In some situations this step may not be necessary. Instead you may simply file a complaint in court or with your local code enforcement to demand the problem fixed, hopefully after exhausting other options. Pursuing this as a last resort will help build your case in court to show you made attempts and provided opportunities for the situation to be addressed. You may be able to get what you need done through litigation alone.

In some very rare cases it may be lawful to withhold rent if a dwelling place is uninhabitable. Proving this claim is no easy task and usually only severe situations apply. Some might include no running water, electricity, or heat in the winter.  Major pest infestations like rats (not mice). If the situation is severe enough the building may be condemned and your landlord or property manager may be required to provide you a new dwelling place of equal or greater value to your rent at the same rate you’re paying now.

If you must withhold rent you may do so through a middleman. You may be able to go to your bank or a private company to set up an Escrow Account. Whatever rent you’re holding pending your landlord or property manager addressing your concerns you deposit into the account. A third party will hold the funds until your demands are met. This in some senses allows a third party withhold the money while proving you are still making payments and acts as a show of good faith guaranteeing the money will actually be disbursed when the demands are met.

Always Bring Hard Evidence

One young lady I witnessed in court failed in her case when she provided the defense that she hadn’t paid her rent because the property manager told her she didn’t have to because of a maintenance problems. Not only did she follow bad advice, but when she told the judge this all he could say was, “You’re not showing me any proof!”

I also saw an owner of a property management company fail to convince the judge of his claim that the work done by an electrician he was suing was disapproved by the city codes. The judge asked if he had anything from the city and the man indicated he “didn’t think I had to…” because of something someone from the city told him. Once again there was “no proof”

Always bring photographs, printed documents and written statements along with printed emails and other written correspendences. Print any screenshots you take. Most courtroom rules indicate you may not have a cellpone powered on during court. Exceptions might be made if its for the presentation of evidence or rules are less strictly enforced. That may depend on your local court and what the judge allows. It’s always better to have something physical to present.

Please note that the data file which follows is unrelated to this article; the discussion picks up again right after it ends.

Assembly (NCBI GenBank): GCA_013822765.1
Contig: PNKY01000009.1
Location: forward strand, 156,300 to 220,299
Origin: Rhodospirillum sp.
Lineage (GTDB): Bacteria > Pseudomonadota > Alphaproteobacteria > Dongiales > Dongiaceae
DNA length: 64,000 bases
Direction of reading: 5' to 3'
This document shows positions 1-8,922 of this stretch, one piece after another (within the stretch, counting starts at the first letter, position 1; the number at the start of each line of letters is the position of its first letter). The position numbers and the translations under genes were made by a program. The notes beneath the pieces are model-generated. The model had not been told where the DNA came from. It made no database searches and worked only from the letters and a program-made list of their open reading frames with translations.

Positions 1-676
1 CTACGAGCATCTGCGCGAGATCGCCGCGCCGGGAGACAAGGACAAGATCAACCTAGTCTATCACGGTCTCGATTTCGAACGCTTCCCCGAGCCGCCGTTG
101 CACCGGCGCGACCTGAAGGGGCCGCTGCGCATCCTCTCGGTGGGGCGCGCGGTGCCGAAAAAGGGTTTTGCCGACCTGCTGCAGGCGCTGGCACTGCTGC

Walmart and pharmacies like CVS allow you to upload photos to their website and pick them within an hour at a location near you. They also may allow you to upload your photos to be printed on location from a flashdrive. It will cost some money,  but the investment may prove worth it when the evidence saves your case.
If you don’t have a printer at home you may be able to print out paper documents and other correspondences at your local library. They may charge something like 25-50 cents per paper your print. Alternately you could always “phone a friend” who has a printer of their own.

Make a Good Impression on the Court

Always show up for your hearing, even if a property manager or landlord tells you that you don’t have to. Failing to arrive at your hearing will more often than not result in a ruling against you whether you’re the defendant or the plaintiff. Show up on time. Many times courts will file a number of hearings at the same time, but the times are not exact. You should still show up on time as these matters can often be resolved quickly and you may miss your chance to present your case. A judge may still hear your claims if your late, but it still creates a poor impression and may shift the decision in a close case.

Always be polite and respectful, follow the rules and courtesies of the courtroom, and remember to dress well. Very poor courtroom attire may result in your removal, but dressing well shows that your serious about your case and respectful of the court system. It may tip the scales when a judge is on the fence.

If at First You Don’t Succeed

Don’t give up on your first try. You may be able to file for an appeal to a judge’s ruling to a higher court. This doesn’t just give you a chance to seek a second opinion but may give you time to build a better case and learn from previous mistakes.


Disclaimer: I am not a licensed attorney and do not dispense legal advice, laws and procedures may vary by state and local jurisdiction. This article is for educational purposes only.